- The power of paying attention and becoming consistent with the words we use to communicate with our dogs and with our visual signals to them.
- The many passionate anecdotes that are absolute fantastic exemplifications of what McConnell describes. They make the book both a training manual and theoretical book about dog behaviour.
- The encouragement to find a coach for your dog training and dog handling. It’s a sport and like any sport not all of it is intuitive, so why not get a “personal trainer”.
- And, finally, if a bit unrelated, I love the cover photo, and am intrigued by it. A human in shoes and coat. And you can only see the shoes and the coat and a bit of the hand holding the leash. At the other end of the leash a black-and-white dog, mid-air, cheeky look straight into the camera. How? The only info about the photograph is that it is by Elliot Erwitt/Magnum Photos. I want to know more about the dog in the air. It just makes me go “God, how much I love dogs”.
I love how books always take you to other books. I must go and check out Elliott Erwitt’s several photographic books about dogs. There is To the Dogs(1992), Dog Dogs (1998), or Woof: I Love Dogs(2002). The tag line on Erwitt’s homepage (elliotterwitt.com) is “for life-like snaps”, and it looks like he really is fascinated with the lives of dogs.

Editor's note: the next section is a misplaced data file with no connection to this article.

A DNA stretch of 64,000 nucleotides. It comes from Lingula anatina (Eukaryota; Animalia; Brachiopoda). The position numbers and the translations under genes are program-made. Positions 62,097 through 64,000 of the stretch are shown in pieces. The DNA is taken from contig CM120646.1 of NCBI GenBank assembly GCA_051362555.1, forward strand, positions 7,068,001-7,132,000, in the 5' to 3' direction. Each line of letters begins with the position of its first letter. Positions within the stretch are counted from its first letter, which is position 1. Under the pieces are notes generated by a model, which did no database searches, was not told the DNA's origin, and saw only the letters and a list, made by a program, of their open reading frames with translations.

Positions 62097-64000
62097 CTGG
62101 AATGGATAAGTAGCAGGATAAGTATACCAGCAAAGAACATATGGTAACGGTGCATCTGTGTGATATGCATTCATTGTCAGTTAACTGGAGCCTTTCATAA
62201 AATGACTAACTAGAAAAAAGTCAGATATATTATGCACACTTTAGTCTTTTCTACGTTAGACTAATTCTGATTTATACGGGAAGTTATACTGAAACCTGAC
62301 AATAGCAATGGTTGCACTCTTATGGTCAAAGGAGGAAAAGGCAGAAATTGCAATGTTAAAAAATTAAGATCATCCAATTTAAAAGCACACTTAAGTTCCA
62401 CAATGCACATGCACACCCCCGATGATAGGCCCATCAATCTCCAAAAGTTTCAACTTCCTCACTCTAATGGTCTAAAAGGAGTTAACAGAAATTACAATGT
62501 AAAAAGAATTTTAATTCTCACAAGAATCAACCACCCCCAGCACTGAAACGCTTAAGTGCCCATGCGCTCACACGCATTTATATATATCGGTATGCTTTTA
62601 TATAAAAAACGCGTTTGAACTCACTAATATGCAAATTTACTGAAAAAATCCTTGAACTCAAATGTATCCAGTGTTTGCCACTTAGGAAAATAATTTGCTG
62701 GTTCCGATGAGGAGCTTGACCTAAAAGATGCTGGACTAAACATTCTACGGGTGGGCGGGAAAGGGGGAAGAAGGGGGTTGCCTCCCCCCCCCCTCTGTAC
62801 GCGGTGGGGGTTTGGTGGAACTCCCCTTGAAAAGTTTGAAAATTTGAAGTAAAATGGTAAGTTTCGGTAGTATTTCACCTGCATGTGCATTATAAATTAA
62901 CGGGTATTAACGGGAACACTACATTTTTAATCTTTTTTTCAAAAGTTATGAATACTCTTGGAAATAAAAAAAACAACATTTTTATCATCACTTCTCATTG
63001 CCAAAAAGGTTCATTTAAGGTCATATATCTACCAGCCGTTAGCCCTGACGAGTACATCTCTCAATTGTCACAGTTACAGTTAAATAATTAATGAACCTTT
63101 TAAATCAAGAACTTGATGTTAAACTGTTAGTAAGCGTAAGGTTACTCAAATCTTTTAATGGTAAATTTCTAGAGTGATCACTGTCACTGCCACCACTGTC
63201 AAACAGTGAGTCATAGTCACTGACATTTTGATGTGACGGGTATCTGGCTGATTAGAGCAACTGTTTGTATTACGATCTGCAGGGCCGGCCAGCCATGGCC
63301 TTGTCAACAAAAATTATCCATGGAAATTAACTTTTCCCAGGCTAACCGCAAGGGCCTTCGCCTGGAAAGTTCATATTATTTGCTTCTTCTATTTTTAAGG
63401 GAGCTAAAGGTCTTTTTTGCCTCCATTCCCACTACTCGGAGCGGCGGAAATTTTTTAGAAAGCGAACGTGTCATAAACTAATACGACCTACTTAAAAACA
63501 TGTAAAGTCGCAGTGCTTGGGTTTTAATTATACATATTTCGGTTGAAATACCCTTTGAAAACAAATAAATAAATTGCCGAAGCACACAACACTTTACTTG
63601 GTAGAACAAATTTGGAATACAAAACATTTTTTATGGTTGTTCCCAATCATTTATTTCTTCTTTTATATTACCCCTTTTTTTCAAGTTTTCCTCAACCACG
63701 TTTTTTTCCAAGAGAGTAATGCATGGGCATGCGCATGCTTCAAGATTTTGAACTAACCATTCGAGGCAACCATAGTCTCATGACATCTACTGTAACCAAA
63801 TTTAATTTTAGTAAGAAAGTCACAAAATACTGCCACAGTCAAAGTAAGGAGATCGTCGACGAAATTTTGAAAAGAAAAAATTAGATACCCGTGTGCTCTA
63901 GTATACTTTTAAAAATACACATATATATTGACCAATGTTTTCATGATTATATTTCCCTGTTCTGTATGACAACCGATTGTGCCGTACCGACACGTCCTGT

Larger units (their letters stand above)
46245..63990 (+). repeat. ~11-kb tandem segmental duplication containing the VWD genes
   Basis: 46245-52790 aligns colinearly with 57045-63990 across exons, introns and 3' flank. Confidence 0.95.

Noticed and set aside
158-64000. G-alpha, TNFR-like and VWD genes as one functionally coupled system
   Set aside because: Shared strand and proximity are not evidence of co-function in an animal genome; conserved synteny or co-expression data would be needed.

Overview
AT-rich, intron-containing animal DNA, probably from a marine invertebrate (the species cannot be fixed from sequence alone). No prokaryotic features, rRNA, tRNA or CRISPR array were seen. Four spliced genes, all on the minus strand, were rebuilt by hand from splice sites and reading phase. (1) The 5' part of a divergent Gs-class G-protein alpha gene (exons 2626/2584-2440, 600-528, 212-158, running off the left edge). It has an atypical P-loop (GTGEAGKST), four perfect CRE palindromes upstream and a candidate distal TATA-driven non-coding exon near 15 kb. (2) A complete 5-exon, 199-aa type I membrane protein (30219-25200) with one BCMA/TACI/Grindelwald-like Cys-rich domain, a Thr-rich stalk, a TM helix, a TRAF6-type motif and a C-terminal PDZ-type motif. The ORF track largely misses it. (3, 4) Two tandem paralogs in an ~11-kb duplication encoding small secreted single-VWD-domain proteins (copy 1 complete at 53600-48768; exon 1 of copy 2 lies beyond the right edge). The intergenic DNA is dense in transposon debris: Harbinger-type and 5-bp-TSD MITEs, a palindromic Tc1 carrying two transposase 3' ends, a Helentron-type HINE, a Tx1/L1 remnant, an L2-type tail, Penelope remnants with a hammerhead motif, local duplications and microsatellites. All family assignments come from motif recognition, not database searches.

Oh, and by the way, this book is also a great read if you are not that much into dogs, but are generally interested in animal behaviour and human-animal interrelations. There is, for example, also a lot about primate behaviour and research.
Just read and enjoy :)
August 15, 2012 § 4 Comments
“[…] dogs are expected to be much better controlled than they used to be. There has never been a shortage of experts telling owners how to take charge of their dogs. When I took on my second dog, a Labrador/Airedale terrier cross named Ivan, I was determined that he would be better behaved than Alexis. I decided I ought to find out something about training but was then shocked to discover the approach adopted by the trainers of the day, such as Barbara Woodhouse, who seemed to see the dog as something that needed to be dominated at all times. This simply didn’t make sense to me—the whole point of having dogs as pets was for them to become friends, not slaves.”
— From John Bradshaw, 2010, Dog Sense: How the New Science of Dog Behaviour Can Make You a Better Friend to Your Pet.